DEPLOYING NEXT GENERATION MULTICAST ENABLED APPLICATIONS PDF
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Deploying Next Generation. Multicast-Enabled. Applications. Label Switched Multicast for MPLS. VPNs, VPLS, and Wholesale Ethernet. Vinod Joseph. Srinivas. wholesale ethernet deploying next generation multicast pdf deploying next generation multicast enabled applications label switched multicast for mpls vpns vpls. Get Free Read & Download Files Deploying Next Generation Multicast Enabled Applications Label Switched Multicast For Mpls Vpns Vp. PDF. DEPLOYING.
Informative References The service described therein allows IP unicast packets to travel from one customer site to another, but it does not provide a way for IP multicast traffic to travel from one customer site to another. This document extends the service defined in [ RFC ] so that it also includes the capability of handling IP multicast traffic.
This requires a number of different protocols to work together. The document provides a framework describing how the various protocols fit together, and it also provides a detailed specification of some of the protocols. The detailed specification of some of the other protocols is found in preexisting documents or in companion documents.
While every effort has been made to ensure that the two documents are consistent with each other, it is possible that discrepancies have crept in.
Overview 2. However, in order to provide optimal multicast routing for a particular multicast flow, the P routers through which that flow travels have to hold state that is specific to that flow. A multicast flow is identified by the source, group tuple where the source is the IP address of the sender and the group is the IP multicast group address of the destination.
Scalability would be poor if the amount of state in the P routers were proportional to the number of multicast flows in the VPNs. We explain this below in more detail. By "native" multicast traffic, we mean packets that a Customer Edge router a "CE router" or "CE" sends to a PE, such that the IP destination address of the packets is a multicast group address, the packets are multicast control packets addressed to the PE router itself, or the packets are IP multicast data packets encapsulated in MPLS.
We say that the backbone multicast routing for a particular multicast group in a particular VPN is "optimal" if and only if all of the following conditions hold: - When a PE router receives a multicast data packet of that group from a CE router, it transmits the packet in such a way that the packet is received by every other PE router that is on the path to a receiver of that group; - The packet is not received by any other PEs; - While in the backbone, no more than one copy of the packet ever traverses any link.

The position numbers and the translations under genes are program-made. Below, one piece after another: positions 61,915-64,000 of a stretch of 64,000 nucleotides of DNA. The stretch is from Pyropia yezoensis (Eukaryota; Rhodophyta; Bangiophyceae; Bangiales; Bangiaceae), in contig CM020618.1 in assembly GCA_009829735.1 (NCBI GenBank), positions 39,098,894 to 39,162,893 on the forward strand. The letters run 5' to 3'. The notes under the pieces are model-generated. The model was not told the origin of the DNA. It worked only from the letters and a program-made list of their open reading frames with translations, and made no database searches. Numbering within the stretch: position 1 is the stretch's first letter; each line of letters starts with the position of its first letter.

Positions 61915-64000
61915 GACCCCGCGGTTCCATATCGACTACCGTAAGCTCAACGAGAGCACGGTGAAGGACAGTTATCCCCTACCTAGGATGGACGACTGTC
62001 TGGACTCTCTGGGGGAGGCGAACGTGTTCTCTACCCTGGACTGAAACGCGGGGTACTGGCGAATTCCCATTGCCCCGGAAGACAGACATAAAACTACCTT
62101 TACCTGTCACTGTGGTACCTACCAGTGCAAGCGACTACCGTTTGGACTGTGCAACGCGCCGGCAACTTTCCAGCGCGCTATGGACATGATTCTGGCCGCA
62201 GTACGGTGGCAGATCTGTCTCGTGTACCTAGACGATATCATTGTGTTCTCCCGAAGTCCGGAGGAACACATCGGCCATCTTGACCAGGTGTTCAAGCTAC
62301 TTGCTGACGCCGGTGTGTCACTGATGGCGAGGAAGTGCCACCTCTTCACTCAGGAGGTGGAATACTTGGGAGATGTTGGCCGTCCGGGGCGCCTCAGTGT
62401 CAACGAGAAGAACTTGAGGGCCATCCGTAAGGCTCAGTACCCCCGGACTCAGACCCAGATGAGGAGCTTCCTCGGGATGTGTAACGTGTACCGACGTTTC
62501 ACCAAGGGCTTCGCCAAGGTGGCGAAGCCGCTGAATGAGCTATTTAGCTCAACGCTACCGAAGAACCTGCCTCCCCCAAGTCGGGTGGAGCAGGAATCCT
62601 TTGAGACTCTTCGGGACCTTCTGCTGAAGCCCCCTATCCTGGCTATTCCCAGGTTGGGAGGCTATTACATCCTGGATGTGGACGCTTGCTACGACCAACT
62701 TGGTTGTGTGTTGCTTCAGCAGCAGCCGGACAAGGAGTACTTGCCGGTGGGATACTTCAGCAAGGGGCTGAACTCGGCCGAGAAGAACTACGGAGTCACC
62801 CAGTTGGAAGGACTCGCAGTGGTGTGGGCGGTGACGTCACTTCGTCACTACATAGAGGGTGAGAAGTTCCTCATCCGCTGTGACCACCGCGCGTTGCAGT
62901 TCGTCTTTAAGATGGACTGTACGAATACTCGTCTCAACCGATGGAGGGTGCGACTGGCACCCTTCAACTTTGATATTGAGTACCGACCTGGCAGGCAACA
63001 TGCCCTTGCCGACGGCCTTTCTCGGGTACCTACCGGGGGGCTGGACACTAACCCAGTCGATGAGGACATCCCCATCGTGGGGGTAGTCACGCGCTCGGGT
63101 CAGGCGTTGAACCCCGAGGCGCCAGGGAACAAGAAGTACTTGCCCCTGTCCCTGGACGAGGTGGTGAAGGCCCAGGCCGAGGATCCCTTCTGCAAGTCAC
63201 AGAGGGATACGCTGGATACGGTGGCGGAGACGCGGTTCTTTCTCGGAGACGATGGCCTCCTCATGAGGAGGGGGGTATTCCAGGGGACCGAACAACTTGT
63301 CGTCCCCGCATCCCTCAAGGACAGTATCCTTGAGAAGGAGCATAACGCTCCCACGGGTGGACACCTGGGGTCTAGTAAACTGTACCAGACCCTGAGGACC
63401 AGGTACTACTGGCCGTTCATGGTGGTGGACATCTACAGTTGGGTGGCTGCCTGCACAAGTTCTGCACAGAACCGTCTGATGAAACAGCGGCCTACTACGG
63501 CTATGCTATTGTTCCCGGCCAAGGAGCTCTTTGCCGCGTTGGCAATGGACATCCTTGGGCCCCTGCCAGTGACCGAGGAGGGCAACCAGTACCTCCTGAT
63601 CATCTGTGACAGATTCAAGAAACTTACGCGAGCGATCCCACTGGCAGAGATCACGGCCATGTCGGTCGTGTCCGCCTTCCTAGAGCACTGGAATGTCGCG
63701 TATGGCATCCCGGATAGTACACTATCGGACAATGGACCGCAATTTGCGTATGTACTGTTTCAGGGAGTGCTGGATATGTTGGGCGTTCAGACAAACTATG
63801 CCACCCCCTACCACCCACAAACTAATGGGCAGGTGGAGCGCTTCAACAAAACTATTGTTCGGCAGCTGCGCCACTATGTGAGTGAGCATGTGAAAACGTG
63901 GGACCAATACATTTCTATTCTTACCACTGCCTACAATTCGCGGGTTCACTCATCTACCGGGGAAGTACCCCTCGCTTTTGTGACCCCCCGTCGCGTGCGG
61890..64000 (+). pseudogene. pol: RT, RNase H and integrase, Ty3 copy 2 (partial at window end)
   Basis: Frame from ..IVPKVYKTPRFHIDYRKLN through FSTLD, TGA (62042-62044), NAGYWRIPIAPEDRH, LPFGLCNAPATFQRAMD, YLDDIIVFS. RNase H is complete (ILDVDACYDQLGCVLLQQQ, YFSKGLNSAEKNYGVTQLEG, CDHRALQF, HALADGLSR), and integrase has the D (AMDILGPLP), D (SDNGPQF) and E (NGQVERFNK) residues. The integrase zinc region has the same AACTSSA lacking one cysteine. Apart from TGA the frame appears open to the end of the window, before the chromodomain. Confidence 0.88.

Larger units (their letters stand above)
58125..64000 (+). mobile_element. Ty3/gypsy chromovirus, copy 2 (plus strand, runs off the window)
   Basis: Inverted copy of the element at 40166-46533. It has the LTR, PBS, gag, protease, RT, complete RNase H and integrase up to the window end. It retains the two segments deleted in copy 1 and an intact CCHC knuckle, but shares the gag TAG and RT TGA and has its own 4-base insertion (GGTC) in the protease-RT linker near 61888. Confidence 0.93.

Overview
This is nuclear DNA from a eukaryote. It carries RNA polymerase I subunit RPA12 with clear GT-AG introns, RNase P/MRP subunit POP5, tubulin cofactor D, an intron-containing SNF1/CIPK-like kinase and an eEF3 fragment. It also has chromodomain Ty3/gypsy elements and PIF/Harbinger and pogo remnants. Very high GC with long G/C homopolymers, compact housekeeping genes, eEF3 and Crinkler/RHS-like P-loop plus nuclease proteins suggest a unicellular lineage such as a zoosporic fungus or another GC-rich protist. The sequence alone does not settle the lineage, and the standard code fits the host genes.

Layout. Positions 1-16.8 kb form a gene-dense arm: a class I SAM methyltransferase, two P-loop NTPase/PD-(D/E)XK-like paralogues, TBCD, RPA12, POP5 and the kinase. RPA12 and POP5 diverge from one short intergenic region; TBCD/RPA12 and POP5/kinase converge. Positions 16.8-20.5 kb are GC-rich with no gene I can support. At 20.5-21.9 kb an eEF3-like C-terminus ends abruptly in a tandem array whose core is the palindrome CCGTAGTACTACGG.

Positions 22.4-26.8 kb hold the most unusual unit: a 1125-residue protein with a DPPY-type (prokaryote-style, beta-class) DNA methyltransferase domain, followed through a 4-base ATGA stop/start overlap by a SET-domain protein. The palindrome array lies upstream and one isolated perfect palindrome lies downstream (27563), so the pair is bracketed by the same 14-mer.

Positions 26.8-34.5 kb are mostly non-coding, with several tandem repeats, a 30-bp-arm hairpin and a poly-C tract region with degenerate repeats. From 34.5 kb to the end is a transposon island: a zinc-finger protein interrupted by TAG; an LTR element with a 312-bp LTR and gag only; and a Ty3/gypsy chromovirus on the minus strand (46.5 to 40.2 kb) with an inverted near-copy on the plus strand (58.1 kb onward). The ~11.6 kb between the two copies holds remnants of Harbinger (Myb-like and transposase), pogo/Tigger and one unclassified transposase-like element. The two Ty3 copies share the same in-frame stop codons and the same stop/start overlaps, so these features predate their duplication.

Optimal routing for a particular multicast group requires that the backbone maintain one or more source trees that are specific to that flow. Each such tree requires that state be maintained in all the P routers that are in the tree. The SP also doesn't have any control over the number of transmitters in each group, nor over the distribution of the receivers.
The procedures defined in this document allow an SP to provide multicast VPN service, without requiring the amount of state maintained by the P routers to be proportional to the number of multicast data flows in the VPNs. The amount of state is traded off against the optimality of the multicast routing.
Enough flexibility is provided so that a given SP can make his own trade-offs between scalability and optimality.
An SP can even allow some multicast groups in some VPNs to receive optimal routing, while others do not. Of course, the cost of this flexibility is an increase in the number of options provided by the protocols. The basic technique for providing scalability is to aggregate a number of customer multicast flows onto a single multicast distribution tree through the P routers.
A number of aggregation methods are supported. The procedures defined in this document also accommodate the SP that does not want to build multicast distribution trees in his backbone at all; the ingress PE can replicate each multicast data packet and then unicast each replica through a tunnel to each egress PE that needs to receive the data.
Multicast Distribution Trees This document supports the use of a single multicast distribution tree in the backbone to carry all the multicast traffic from a specified set of one or more MVPNs. Such a tree is referred to as an "Inclusive Tree". With this option, even if each tree supports only one MVPN, the upper bound on the amount of state maintained by the P routers is proportional to the number of VPNs supported rather than to the number of multicast flows in those VPNs.
If the trees are unidirectional, it would be more accurate to say that the state is proportional to the product of the number of VPNs and the average number of PEs per VPN.
The amount of state maintained by the P routers can be further reduced by aggregating more MVPNs onto a single tree.
Thus, the state does not grow linearly with the number of MVPNs. However, as data from many multicast groups is aggregated together onto a single Inclusive Tree, it is likely that some PEs will receive multicast data for which they have no need, i.
This document also provides procedures that enable a single multicast distribution tree in the backbone to be used to carry traffic belonging only to a specified set of one or more multicast groups, from one or more MVPNs.
By default, traffic from most multicast groups could be carried by an Inclusive Tree, while traffic from, e. When setting up the Selective Trees, one should include only those PEs that need to receive multicast data from one or more of the groups assigned to the tree.